I hear a lot of talk about what is and isn't "piracy" in EVE-Online. As far as I'm concerned, piracy is whatever we mean by it; it could be something different for you than it is for me. But in this post I thought I would catalog the acts that fit my definition of piracy.
Highsec piracy falls into three categories: those crimes that rely on the target to flag himself a legal target, those crimes that incur the inevitable wrath of CONCORD, and war.
Can-flipping targets highsec miners who, to save time, routinely transfer ore from their cargo holds to a jettisoned cargo container. Such containers, known as "jetcans," have a much higher capacity than most miners' cargo holds. Once the jetcan is full, the miner warps to a space station, leaves behind his mining ship, and returns to the jetcan with an industrial ship to retrieve the ore. The pirate steals the targets ore and leaves it there in a jetcan of his own. The newly-emptied jetcan disintegrates with nothing inside, leaving the newly-filled jetcan instead. The new can will appear yellow, rather than white, to the miner, and the pirate will begin flashing red on the miner's overview display; these clues indicate that the can or ore does not belong to the miner, and that the pirate is a legal target--he has been flagged so for 15 minutes for stealing the miner's ore.
At this point the pirate is at risk; he can be attacked, but he may not legally engage first. Most pirates aren't bothered; they came to the party in a PvP-fit ship, while the miner is encumbered with such modules as mining lasers, strip miners, and mining drones. Any such miner who is fool enough to defend his ore under such circumstances is quickly spanked. What many novice miners don't realize, however, is that taking the ore back makes them legal targets for the pirate--in effect, they have stolen the ore (back). If the miner reclaims his ore, whether in ignorance or under the sad assumption that the pirate has moved on, the pirate quickly takes advantage of his kill rights.
To avoid being victimized by can-flipping pirates, miners may (1) simply choose not to mine into a jettisoned cargo container, (2) gracefully admit their mistake when the ore is stolen and consider the ore lost for all time, or (3) exchange their mining vessel for an uber solo pwnmobile or equivalent gang of mates before engaging the pirate or reclaiming the ore. As an alternative to jetcan mining, I suggest anchoring a large secure cargo container at the mining point instead. Pirate's can't so easily steal ore from password-protected containers.
Wreck-baiting, like can-flipping, depends on the target taking some positive action which renders him in the eyes of CONCORD a legal target for the pirate. In this case, the pirate prowls a system's (or a few systems') asteroid belts and ice fields, killing rats but being careful to leave loot in the wrecks. Any player who comes across those wrecks and takes the loot for himself is flagged for 15 minutes a legal target for stealing loot which legally belongs to the pirate. You may be sure the pirate is not far away, looking above all for pilots who are flashing red on his overview...and when he finds you, chances are you'll be sorry. Such pirates sometimes give themselves away by swooping in on another ship in the vicinity of their wrecks; when they see that their loot has not been violated, they rather lamely move along...but remain close enough to take action should it become possible.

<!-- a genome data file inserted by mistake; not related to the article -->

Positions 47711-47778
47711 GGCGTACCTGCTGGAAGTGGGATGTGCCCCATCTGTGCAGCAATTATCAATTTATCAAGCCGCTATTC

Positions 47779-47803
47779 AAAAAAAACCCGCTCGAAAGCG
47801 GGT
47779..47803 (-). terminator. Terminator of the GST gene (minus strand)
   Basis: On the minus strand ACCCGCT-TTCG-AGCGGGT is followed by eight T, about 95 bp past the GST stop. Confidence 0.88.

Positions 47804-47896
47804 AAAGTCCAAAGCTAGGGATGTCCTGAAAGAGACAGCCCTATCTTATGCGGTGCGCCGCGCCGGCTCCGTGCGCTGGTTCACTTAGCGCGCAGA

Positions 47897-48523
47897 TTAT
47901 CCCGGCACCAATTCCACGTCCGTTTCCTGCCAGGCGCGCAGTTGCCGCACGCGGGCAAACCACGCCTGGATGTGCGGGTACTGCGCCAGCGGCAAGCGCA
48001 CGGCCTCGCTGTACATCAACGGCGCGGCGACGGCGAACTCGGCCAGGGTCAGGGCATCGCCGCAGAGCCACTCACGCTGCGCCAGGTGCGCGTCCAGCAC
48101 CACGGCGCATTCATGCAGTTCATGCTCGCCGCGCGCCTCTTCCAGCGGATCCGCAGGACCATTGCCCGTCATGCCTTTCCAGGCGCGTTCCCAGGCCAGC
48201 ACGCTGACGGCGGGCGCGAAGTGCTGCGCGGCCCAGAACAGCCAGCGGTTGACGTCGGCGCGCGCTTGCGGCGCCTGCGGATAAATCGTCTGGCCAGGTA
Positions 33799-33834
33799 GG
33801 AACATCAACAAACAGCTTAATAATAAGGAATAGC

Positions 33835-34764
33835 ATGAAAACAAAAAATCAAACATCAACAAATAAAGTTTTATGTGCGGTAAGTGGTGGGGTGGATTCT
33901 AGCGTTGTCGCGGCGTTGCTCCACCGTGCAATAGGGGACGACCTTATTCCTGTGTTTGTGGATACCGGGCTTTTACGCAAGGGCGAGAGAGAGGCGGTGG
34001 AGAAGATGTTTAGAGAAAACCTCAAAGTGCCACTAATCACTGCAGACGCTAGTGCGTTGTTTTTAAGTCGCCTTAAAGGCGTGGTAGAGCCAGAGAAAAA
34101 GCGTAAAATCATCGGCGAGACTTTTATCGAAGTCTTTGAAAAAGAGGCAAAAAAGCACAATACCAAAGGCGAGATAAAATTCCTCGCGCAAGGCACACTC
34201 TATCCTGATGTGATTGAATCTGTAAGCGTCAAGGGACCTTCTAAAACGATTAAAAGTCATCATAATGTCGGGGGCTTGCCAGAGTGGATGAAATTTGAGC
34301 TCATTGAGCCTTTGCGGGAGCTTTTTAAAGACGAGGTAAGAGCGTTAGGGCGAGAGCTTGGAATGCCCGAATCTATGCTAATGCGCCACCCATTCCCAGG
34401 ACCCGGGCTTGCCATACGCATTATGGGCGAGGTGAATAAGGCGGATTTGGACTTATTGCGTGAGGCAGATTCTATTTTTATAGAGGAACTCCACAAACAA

Suicide ganking refers acts of sheer agression that doom the pirate to swift retribution at the hands of CONCORD. While such pirates may be crazy, it's more likely that they are well-informed and well-organized. Suicide gankers consider the cost of their ship and fittings against the proft to be gained from looting your wreck. They have likely scanned your cargo, so they don't sacrifice themselves for a cargo of dolls or janitors; instead they're looking out for original blueprints or high-end fittings or rigs and the like. They also tend to work in teams, so that even while the ganker is fleeing in his pod, his confederate is scooping up the surviving cargo from both wrecks.
War deccing (piracy by declaration of war) is an organized form of extortion. Some pirate corporations specialize in disrupting the lawful activities of industrial corporations to the point that it is cheaper for the target corp to pay a ransom than to wage war. Such pirates like to target small- to medium-sized corporations with PvP capabilities that are comfortably within the pirate corp's ability to face. Simply by declaring war on a target corporation, that corporation's pilots all become legal targets as far as CONCORD, sentry guns, and faction police are concerned. As with most other pirates, war-deccers tend to enjoy combat about as much as profit, and are not at all sorry when their targets decide to fight rather than pay. Still, they are professionals, and in the end they usually get paid.
Mercenaries also rely on declarations of war to gain legal aggression rights against corporations, but rather than earning money primarily through extortion, they work on a contract basis for third parties. Being targeted by a war-deccing pirate corp? Being elbowed out of the belts by a rude industrial corp? A mercenary corp will be happy to come and augment or replace your own corps' more limited PvP capabilities--for a small fee, of course.
In highsec space, if you keep your nose clean--if you don't loot other people's ships, if you don't take ore from other people's cans (not even if they're right where yours used to be, and have the same name), and if you don't shoot first at other people's ships, chances are you'll be free of problem pirates. But if you are known to be traveling with a hold full of expensive cargo, travel with care to avoid suicide-gankers; and if you catch the eye of a pirate corp bent on extortion, calculate what you'd pay for the right to continue your operations free of disruption.